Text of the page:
The following list embraces the majority of those who have kindly aided us in this enterprise:

To the following-named gentlemen we are under special obligations:

Hon. David Sankey, Major E. Sankey, Rev. David X. Junkin, D. D., Rev. Robert Audley. Browne, D. D., Joseph Justice, Esq., Joseph T. DuShane, Esq., J. H. M. and H. P. Peebles, M. D., Colonel R. B. McComb, Colonel Edward O'Brien; George W. Penn, editor of the Paragraph; George W. McCracken, of the Guardian; E. S. Durban of the Courant; Ellis Morrison, City Clerk and Engineer; Rev. Thomas Greer, of King's Chapel; Professors W. N. Aiken, Superintendent Public Schools; Martin Gantz, Superintendent of City Schools of New Castle, and John R. Steeves, of the New Castle College; Rev. E. T. Jeffers, D. D., President of Westminster College; Samuel Foltz, Esq., Joseph S. White and Shubael Wilder.

And to the following we also express our grateful obligations:

In New Castle--Reverends Youmans, Wilson, Blaisdell, Calkins, Crowe, Cowden, Father W. F. Hayes, Bateman, Fritz, and the clergy generally; the county officers; Captain M. S. Marquis, Captain O. H. P. Green, Messrs. Reis and Berger, the Holton brothers, Samuel Kimberly, T. and J. Pearson, Thomas Fisher, Hon. L. L. McGuffin, P. Butz and son, R. W, Cunningham, Joseph Kissick, E. M. McConnell, Isaac Dickson and son, Henry C. Falls, Esq., Hiram Pollock, J. F. Reynolds., Colonel D. H. Wallace, Cyrus Clarke, J. D. Bryson, David Tidball, John Mitchell, the bank officers generally, R. M. Allen, Messrs. Phipps & Johnston, photographers, for excellent work fur- nished; the Police and Fire Departments, Colonel Cubbison, Captain Hale, Rev. W. T. McConnell, of Lowellville, Ohio, and many others who have contributed valuable information.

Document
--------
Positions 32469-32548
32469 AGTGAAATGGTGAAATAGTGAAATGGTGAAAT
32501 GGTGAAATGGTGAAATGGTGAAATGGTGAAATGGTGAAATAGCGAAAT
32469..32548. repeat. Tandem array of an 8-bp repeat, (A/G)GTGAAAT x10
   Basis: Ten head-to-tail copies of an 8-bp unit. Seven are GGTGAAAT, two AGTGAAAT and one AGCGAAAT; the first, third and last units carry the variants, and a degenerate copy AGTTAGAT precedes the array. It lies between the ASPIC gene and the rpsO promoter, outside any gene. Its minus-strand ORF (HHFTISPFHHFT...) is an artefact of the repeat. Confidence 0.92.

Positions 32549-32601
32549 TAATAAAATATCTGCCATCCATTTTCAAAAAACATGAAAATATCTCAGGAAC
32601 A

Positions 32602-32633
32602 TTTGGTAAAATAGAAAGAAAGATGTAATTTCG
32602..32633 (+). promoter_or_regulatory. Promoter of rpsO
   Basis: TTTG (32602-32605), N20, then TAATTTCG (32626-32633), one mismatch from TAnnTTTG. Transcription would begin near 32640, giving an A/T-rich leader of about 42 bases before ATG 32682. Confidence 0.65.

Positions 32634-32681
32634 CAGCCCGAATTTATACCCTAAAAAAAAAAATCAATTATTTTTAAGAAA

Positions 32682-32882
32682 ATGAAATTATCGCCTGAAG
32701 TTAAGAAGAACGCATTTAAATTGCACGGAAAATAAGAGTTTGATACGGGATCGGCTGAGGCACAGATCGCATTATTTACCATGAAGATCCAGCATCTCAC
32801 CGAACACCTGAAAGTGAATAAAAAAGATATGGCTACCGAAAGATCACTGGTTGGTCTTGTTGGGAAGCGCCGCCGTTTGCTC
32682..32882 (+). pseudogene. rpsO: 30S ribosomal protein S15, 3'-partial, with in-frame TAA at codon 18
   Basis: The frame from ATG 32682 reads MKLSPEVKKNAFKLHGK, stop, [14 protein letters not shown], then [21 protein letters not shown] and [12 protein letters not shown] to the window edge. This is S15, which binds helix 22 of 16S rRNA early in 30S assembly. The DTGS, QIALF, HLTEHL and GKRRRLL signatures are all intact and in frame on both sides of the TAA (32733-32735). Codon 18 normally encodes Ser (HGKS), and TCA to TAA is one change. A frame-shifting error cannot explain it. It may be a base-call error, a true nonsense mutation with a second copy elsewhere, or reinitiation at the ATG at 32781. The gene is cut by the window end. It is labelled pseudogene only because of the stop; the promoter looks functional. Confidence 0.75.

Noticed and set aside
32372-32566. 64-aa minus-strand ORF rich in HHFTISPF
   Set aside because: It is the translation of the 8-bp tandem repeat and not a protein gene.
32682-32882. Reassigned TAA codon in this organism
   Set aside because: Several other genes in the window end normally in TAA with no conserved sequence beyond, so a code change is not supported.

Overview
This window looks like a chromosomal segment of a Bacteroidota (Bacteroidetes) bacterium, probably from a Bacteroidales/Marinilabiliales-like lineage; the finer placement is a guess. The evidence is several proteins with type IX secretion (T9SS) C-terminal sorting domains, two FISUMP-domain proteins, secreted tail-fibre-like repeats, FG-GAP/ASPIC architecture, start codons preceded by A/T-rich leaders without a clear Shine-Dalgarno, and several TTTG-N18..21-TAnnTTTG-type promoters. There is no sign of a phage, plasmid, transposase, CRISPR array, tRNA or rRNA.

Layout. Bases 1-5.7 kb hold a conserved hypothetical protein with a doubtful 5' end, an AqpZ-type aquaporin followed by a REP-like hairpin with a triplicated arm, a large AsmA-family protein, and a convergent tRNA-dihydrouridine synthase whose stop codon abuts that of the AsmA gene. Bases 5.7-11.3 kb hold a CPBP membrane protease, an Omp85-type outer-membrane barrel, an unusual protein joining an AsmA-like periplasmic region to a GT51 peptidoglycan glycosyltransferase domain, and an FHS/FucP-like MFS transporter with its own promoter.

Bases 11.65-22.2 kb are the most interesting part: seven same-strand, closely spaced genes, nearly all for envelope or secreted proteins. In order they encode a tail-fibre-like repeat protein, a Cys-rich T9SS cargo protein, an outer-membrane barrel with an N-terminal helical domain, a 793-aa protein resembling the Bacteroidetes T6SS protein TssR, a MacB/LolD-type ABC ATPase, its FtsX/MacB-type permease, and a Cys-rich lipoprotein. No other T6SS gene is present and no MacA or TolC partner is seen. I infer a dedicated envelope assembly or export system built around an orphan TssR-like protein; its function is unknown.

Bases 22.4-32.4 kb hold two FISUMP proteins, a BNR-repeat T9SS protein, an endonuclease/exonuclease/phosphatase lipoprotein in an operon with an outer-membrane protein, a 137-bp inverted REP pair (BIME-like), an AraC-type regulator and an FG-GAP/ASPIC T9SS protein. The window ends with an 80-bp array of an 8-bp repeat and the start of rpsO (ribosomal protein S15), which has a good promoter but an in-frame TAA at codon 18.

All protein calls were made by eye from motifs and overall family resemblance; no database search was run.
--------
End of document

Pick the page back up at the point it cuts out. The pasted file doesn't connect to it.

In New Wilmington borough--Hon. Thomas Pomeroy, Hon. Wm. M. Francis, J. W. Scott, Burgess, Samuel Blair, James A. McLaughry, Robert Ramsey and others.

In Wampum borough--Rev. J. J. Imbrie, Edward Kay and son, William Thompson, Mrs. Davidson.

In Big Beaver township--John Davidson, Esq., R. J. Davidson, James Cochran, John Ramsey, Mrs. Whan, Charles Harmony, Mr. Coon, and others at Newport.

In Little Beaver township--James Mountain, Wm. Porter, George Aughinbaugh, Joseph Marshall, T. McCowin, Robert and Thomas Sprott, Charles and Israel Long, Isaac Houston, Captain John W. Hague, M. L. Andrews and mother, Cyrus Grey, John D. Caskey and others.

In North Beaver township--William Williams and mother, Samuel D. Clarke, Major Wm. Woods, Dr. Allen Nesbit, Captain William Nesbit, John Carson, Samuel Martin and wife, Ann Poak, Mr. and Mrs. S. R. Vance, Mrs. E. Blackburn, Robert Brewster, Robert Fullerton, Rev. William M. Taylor, Rev. R. H. McClelland, Robert Tait, Rev. R. M. Bear, Wm. Alsworth and others.

In Hickory township--Samuel Casteel, John H. Gormley, Thomas Patterson, John Waddington, Aaron Hinkson and son, J. Patton, A. McConaghy and others.